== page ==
Tuesday, July 26, 2011
Porcini and Onion Gravy, for Roast Chicken
It's that time of year again. The time when I start to dream of fall... Fall weather. Fall fashion (layers! boots! oh my!) And most importantly, fall food. I wish I could say that's the reason I made roast chicken with mushroom gravy while it was 105 degrees outside but there's actually a deeper, darker explanation.
After shooting a commercial last week in Prague, I was sent to the ER. I was having a bad stomach ache which led to chest pain which led me to not be able to breathe. In hindsight I feel like a total jack ass. They couldn't find a thing wrong with me and eventually chalked it up to exhaustion and stress (we had just completed two night shoots in a row, wrapping at 6:30 am.) All I can say is, never get sick in Prague. We had been joking the whole trip that we were going to end up in a scene from the movie Hostel and the irony is that's pretty much what happened.
Everyone in the hospital smoked (doctor, nurses, interns), the ceiling was leaking, and I counted 3 spiders on the wall of the dimly lit, sallow hallway they stuck me in for an hour before finally giving me an IV. Oh and the paramedics were laughing as they loaded me up into the ambulance. Good times.
Anyway - I'm fine thanks to the best husband in the world and the best producer in the world (thank you Josh Morse!) But as soon as I got home, I just wanted to be in my kitchen cooking homey, comforting things to make me feel rooted to the ground again. This gravy was one of them - home on a plate with roasted chicken, roasted beet salad with goat cheese, and sweet potato fries. Hurray home!
Porcini and Onion Gravy
* Makes enough for 3-4 servings of roast chicken. Easily doubled.
* This gravy isn't very liquidy - it's more like an onion and mushroom confit. If you like a runnier gravy, don't let the porcini liquid evaporate as much before adding the cornstarch mixture to thicken.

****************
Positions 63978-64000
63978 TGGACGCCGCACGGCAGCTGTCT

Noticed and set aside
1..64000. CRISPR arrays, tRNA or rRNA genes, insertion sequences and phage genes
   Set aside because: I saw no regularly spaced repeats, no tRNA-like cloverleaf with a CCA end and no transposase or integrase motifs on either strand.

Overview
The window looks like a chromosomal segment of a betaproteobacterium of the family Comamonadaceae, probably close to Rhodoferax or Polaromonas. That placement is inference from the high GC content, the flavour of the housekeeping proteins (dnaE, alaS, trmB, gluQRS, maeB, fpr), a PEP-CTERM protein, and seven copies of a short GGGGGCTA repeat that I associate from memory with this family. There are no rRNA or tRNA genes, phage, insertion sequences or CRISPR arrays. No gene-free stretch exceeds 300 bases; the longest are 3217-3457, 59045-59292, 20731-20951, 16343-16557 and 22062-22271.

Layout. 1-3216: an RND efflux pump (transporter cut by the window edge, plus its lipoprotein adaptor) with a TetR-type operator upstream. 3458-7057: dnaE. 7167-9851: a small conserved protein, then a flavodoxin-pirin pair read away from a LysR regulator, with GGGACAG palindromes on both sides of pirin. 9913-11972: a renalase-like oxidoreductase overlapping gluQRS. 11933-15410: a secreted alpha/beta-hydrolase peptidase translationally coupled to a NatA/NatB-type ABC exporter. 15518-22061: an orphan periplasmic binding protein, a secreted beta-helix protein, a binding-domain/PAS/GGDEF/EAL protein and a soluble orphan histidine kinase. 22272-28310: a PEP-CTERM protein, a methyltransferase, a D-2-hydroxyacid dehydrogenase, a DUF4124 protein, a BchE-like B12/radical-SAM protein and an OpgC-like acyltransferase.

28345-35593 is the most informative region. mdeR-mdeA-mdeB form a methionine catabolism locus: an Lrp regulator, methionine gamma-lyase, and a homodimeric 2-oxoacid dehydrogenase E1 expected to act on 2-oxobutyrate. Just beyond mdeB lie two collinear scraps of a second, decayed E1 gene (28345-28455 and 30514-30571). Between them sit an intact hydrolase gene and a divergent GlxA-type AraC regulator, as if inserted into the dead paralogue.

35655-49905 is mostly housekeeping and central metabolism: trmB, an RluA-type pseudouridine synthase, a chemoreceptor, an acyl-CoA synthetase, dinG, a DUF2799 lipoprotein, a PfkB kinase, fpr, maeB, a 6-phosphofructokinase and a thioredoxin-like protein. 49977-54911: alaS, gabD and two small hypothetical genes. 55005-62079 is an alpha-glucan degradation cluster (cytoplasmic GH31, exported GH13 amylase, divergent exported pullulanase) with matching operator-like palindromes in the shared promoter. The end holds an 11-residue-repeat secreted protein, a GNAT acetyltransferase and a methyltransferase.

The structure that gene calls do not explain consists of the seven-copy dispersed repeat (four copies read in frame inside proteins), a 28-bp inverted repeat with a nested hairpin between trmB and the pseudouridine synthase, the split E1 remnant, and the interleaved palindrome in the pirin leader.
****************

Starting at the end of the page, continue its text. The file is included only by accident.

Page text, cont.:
* You can make this up to two days ahead and keep in the fridge. Just reheat in the microwave and stir before serving.
1 tablespoon salted butter
1/2 tablespoon olive oil
1 large Vidalia onion, chopped
2 fat garlic cloves, peeled and gently smashed
pinch dried sage
pinch kosher salt and pepper
dried bay leaf
large handful of dried porcini mushrooms
1 cup boiling water
1/2 cup dry white wine
1/2 tablespoon cornstarch, mixed with 1 tablespoon Worcestershire sauce until dissolved
1 tablespoon butter
additional salt and pepper, if necessary for seasoning
Add the butter and oil to a medium dutch oven and put over medium heat. Once the butter is melted, add in the chopped onion and garlic cloves. Add in a pinch of kosher salt, pepper, bay leaf and dried sage. Saute, stirring occasionally and lowering the heat a little if the bottom begins to scorch, for 20-22 minutes or until the onions are nice and soft and JUST beginning to caramelize,
Meanwhile, place a handful of dried porcini mushrooms in a cup of boiling water (I just bring the water to a boil in a pyrex measuring cup in the microwave.) Use a spoon to press the mushrooms down into the water, then set them aside and let them soak for 20 minutes while the onions cook.
Once the onions are softened and have begun to brown a little, pour in the white wine and bring to a boil over high heat. Let bubble away, stirring occasionally until all the liquid has evaporated. Pour in the mushrooms and water they soaked in and boil away until most of the liquid has evaporated (leave more liquid if you prefer a more liquidy gravy.) Stir in the cornstarch/Worcestershire mixture and kill the heat. Once thickened, stir in the butter and transfer to a cool burner. Taste for salt and pepper and make any adjustments if necessary. Remove bay leaf and garlic cloves (if desired) before serving.
Serve with roast chicken or pork or beef.